Direct and Immediate Access to God/Truth
Take heed, dear Friends, to the promptings of love and truth in your hearts. Trust them as
the leadings of God whose Light shows us our darkness and brings us to new life.
– Advices & Queries #1, Quaker Faith & Practice
Primary to Quaker faith is a conviction that God continues to communicate with all that God has created. Quaker faith assumes that God is and that God chooses to be in dialogue with His creation. The experience of Friends, confirmed both in scripture and the experience of others throughout time, is that we are in relationship with a spirit and power greater than ourselves. Most Friends describe God’s nature as consistent with the revelation of Jesus Christ. Some Friends are more comfortable saying what God is not, rather than saying what God is.
However God is described or experienced, Friends are clear that we have direct and immediate access to that power. This means there is no need for an ordained priest; no need for a book; no incantations, rites or rituals to summon the Deity. As helpful and comforting as these may be, Friends have found that God is always present and chooses to communicate if we simply listen. Quakers use such terms as “that of God within” and “the inward Light” to describe the presence of this inherent capacity to be in contact with the Creator of the universe. Other common expressions are “the inward Christ,” “the inward Teacher” or “the Holy Spirit.”
If this reality is taken seriously, it has implications for religious practice. For Friends, worship is based on “waiting” on God, attending to God’s voice and direction in the silence of the body, soul and mind—making space for God to communicate through “the still, small voice.” The truth of what is communicated is discerned both through the experience of the individual worshiper and that of those in the worshiping community, as well as the written record of God’s dealings with humanity throughout history: the scriptures. The experience of “authorities” is not assumed to take precedence over one’s own experience of the divine; the scriptures are seen as declarations of the Source, not the Source itself. Outward forms are seen as secondary to a direct and inward experience.
An expression of these convictions may be seen in traditional Quaker meetinghouse architecture. The building is plain, unmarked by anything that would declare it “sacred,” as God may be met anywhere. Inside, there is no stained glass, nor are there icons, statues or pictures—nothing to distract one from looking inward. There is no pulpit from which the Word is preached by an ordained authority. Friends understand that Christ is the Word and is present to lead, instruct and direct each worshiper inwardly. Ministry arises out of the silence, as individuals are obedient to the promptings of the Spirit, rise and share. There is no altar where Holy Communion is offered. God is the Real Presence in the midst of the worshipers, communing directly in the silence.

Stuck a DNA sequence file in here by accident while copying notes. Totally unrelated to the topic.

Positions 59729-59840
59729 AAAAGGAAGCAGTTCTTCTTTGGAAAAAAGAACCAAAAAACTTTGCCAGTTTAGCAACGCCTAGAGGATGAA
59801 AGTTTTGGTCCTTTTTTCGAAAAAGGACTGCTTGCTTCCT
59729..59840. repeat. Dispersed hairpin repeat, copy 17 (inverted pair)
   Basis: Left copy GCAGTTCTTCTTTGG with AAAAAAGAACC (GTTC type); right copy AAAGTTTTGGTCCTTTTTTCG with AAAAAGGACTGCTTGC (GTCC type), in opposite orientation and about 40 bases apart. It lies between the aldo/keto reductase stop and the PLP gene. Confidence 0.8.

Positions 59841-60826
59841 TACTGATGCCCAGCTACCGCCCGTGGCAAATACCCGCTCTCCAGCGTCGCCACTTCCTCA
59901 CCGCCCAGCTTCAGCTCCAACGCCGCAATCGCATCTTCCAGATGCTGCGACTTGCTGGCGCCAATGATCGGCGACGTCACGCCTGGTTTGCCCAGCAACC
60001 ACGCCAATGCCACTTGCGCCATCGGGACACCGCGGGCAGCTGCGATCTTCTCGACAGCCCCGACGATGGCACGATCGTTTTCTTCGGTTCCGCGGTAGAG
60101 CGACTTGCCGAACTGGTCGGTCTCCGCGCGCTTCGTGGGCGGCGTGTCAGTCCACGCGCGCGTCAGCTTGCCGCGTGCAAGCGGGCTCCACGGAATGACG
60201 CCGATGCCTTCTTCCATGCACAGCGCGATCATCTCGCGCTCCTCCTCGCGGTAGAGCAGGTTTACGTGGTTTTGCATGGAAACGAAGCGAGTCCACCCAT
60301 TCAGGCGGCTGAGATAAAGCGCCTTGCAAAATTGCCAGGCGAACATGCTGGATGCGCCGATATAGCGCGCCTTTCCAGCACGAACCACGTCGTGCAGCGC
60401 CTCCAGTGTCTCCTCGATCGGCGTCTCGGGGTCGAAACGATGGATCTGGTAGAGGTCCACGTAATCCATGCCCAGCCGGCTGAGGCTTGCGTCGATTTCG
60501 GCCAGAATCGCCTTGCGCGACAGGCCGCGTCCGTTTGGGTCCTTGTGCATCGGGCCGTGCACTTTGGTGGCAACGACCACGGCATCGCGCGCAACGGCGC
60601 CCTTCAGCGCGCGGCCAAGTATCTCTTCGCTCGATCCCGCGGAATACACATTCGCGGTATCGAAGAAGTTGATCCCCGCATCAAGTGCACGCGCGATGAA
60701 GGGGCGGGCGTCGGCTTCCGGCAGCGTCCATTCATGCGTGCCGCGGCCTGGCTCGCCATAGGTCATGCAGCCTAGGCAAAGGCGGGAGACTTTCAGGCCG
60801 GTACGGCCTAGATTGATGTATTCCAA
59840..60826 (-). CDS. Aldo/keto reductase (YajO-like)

Expressions of this testimony at Guilford College
Moments of silence before gatherings. Most meetings, committees and many classes at the College begin with a moment of silence. Along with providing a beneficial space to catch one’s breath, focus and prepare for the work ahead, these moments reflect the Quaker commitment of Guilford to the immediate presence of a spirit greater than ourselves that may gather us together in a common search for truth.
Decision-making by consensus (“sense of the meeting”). If each person has direct access to God’s truth, then it becomes imperative that each person be given the opportunity to express the truth they may be given; the one person out of many may be the one voicing what the group needs to hear. It is then the duty of the group to discern the validity of expressions in light of members’ experience, the group’s history and other sources of truth. Decision-making at Guilford is modeled after this process.
Informal worship and worship space. Consistent with Quaker tradition, College-sponsored worship is typically marked by the use of silent meditation, absence of written liturgy and inclusion of a variety of expressions of God’s movement in people’s lives. Worship spaces are likewise informal and reflective of Quaker simplicity and plainness. Friends avoid the use of outward symbols, focusing rather on an experience of the reality that symbols attempt to embody.
Openness to different ways of expressing revealed truth. While Quakerism is an expression of Christian faith, Guilford encourages and supports the practice and expression of a wide variety of faith traditions on campus. This is not the result of an unthinking relativism but is rather a commitment to experiencing the many ways in which God speaks to and through His creation.
Small seminar and “circle” classes. Student input and discussion is valued in the classroom at Guilford, not only because it is good pedagogy, but also because there is a profound belief that everyone in the classroom has access to truth that may benefit the group.